What else there was to learn from one of the SEC’s better teams beating perhaps its worst is a lot harder to scry.
Here’s our “Sunday” “morning” takeaways from this game, which still come without having given it or its highlights a second viewing despite it currently being Wednesday afternoon.
Playing from in front is more fun!
Florida’s first drive:
- Lamical Perine rush for three yards
- Kyle Trask pass to Trevon Grimes for 43 yards, first down
- Perine rush for two yards
- Trask run for eight yards, first down
- Trask pass for 19 yards to Kyle Pitts, touchdown
That took 2:16. It put Florida up 7-0. It was the fastest Florida’s offense has sprinted out to a 7-0 lead under Dan Mullen, beating the swiftness of the 7-0 lead staked by its first touchdown against Charleston Southern to open the 2018 season by four seconds of game clock and only trailing the first-play pick-six by Chauncey Gardner-Johnson — believed to be the earliest touchdown in Florida history — against Idaho late last fall for overall alacrity.
And it was easy. The Perine runs weren’t exactly gashing ones, but Trask arguably underthrew Grimes, met little resistance on his run, and found a wide-open Pitts (with a slightly higher pass than was necessary) with room to run into the painted area.
That drive left the clear impression that Tennessee was outclassed, and even though the game as a whole didn’t quite follow up on the potential for a 50-point rout — with Mullen’s machinations probably the primary culprit — the outcome was never really in doubt.
Florida’s ceiling may or may not be different without Feleipe Franks
I was cautious in writing about Trask vis-à-vis Franks last week.
But you are fooling yourself if you think what Trask did on this night is substantially better than what Franks can do at his peak.
We saw Trask throw some accurate passes, but we also saw some floaters, and some of the same locking on to receivers that Franks has done to derision for years. We did not see any of the gorgeous deep balls that Franks has uncorked from time to time — including tonight, on a strike that was forgotten swiftly because of a strip-sack that wasn’t primarily Franks’s fault on the very next play — from Trask, though there’s still a chance that we will. And what we saw from Trask the runner, even given the brilliance of that option pitch, does not mark him as Franks’s superior on the hoof.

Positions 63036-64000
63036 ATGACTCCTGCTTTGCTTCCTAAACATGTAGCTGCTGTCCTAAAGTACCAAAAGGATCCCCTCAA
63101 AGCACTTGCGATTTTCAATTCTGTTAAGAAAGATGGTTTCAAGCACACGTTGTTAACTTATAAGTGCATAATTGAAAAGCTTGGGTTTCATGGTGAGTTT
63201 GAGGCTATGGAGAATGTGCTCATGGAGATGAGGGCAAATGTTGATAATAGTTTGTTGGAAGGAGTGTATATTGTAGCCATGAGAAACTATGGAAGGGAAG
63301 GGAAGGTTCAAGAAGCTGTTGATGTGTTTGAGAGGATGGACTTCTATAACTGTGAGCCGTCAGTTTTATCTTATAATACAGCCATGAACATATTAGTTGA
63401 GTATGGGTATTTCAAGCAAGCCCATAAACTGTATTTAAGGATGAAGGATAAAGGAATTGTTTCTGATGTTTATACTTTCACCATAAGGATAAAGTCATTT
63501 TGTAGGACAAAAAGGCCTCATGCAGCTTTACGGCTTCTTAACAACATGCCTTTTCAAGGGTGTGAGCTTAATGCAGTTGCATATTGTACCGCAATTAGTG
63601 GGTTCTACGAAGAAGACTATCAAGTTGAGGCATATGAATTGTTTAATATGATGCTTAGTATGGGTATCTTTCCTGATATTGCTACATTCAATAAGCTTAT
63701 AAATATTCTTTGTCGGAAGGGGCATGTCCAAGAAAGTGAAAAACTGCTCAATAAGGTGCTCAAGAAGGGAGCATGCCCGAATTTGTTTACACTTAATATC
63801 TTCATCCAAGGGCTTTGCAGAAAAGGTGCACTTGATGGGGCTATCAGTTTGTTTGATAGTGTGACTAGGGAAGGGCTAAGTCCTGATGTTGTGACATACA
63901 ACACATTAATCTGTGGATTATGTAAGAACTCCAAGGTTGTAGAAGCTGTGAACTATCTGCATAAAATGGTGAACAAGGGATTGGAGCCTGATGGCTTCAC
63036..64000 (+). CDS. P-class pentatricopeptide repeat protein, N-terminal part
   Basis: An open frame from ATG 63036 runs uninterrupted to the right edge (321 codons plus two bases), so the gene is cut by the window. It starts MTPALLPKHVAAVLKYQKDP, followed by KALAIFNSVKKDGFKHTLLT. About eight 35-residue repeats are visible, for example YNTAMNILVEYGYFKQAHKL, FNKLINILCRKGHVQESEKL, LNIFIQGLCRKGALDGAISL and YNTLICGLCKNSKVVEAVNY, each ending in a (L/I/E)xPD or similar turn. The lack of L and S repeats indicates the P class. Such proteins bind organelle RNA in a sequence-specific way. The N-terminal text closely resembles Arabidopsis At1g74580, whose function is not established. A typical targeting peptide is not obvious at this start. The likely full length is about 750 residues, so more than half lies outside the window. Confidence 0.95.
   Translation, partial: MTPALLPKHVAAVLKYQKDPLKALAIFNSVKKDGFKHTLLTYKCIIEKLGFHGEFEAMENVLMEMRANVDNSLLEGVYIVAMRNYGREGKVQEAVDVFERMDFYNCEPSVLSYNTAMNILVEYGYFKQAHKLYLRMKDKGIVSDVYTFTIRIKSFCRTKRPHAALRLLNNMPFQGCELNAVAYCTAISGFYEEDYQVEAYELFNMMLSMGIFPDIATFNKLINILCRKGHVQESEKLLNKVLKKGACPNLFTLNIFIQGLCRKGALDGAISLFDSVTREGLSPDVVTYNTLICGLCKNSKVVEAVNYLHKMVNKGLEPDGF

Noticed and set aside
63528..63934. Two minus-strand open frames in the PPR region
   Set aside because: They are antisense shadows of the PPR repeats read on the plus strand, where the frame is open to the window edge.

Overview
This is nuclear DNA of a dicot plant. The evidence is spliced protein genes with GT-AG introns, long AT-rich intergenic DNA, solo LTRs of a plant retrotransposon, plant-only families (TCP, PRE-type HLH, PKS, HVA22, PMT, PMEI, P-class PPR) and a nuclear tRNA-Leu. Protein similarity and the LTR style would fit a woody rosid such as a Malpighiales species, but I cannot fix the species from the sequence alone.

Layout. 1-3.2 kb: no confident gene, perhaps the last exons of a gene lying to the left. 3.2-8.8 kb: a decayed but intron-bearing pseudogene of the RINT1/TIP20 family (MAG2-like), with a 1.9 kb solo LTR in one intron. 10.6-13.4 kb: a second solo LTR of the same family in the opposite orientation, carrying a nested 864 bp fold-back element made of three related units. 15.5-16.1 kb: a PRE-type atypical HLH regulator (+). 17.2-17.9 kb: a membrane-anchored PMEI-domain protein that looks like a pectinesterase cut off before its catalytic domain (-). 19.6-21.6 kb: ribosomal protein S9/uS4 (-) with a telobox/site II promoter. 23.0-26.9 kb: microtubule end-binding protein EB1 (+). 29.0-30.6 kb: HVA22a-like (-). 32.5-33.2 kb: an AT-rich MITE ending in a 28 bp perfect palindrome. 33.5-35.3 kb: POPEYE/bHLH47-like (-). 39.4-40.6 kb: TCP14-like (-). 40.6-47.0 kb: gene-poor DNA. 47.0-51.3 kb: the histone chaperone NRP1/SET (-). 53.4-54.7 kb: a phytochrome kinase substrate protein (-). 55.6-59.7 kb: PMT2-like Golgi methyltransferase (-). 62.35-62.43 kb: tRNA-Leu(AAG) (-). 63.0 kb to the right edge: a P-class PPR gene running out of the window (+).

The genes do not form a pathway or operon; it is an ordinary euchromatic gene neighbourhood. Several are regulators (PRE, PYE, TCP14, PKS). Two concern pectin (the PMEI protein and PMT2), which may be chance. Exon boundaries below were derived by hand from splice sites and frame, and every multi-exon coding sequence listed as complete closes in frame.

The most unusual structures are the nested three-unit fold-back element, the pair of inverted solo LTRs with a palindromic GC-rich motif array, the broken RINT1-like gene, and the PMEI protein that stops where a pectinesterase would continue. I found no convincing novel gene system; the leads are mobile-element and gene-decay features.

At best, if you’re trying to argue that Trask was better last night that Franks has ever been, you’re using a small sample size of him making good throws to open receivers who subsequently made plays — recall Kyle Pitts’s superb catch-and-run, for example — and not making any bad mistakes, though he could’ve thrown a pick-two on a two-point conversion.
And despite a larger sample size (and arguably better play) against Tennessee, I still think the crux of my argument — that Trask and Franks are different enough to have different ceilings and produce different ones for Florida — is true.
But I also think we can agree that:
- It’s possible that Trask’s ceiling is higher than Franks’s.
- It’s possible that Trask’s skill set matches the personnel around him better than Franks’s did.
- There may ultimately be a negligible drop-off or delta from Franks to Trask.
Through six-ish quarters, what Trask most obviously seems to do differently from Franks is process his options on the field swiftly. Franks, three years into starting, was still maddening some fans by locking on to receivers and going through progressions very slowly; Trask did a little of the former against Tennessee, but it could be excused as first-start stuff, and he impressed by not really doing the latter all that much — if anything, he made decisions too rashly (while locking on to receivers) and threw his two decisions as a result.
Generally, however, the ball distribution against Tennessee felt like that of a quarterback playing point guard and trying to give the ball to playmakers in space — and Franks, maybe more capable of making flashy or outlet passes, has rarely had outings so smooth. (To be fair, though, his game against Tennessee-Martin was smoother than Trask’s against Tennessee.)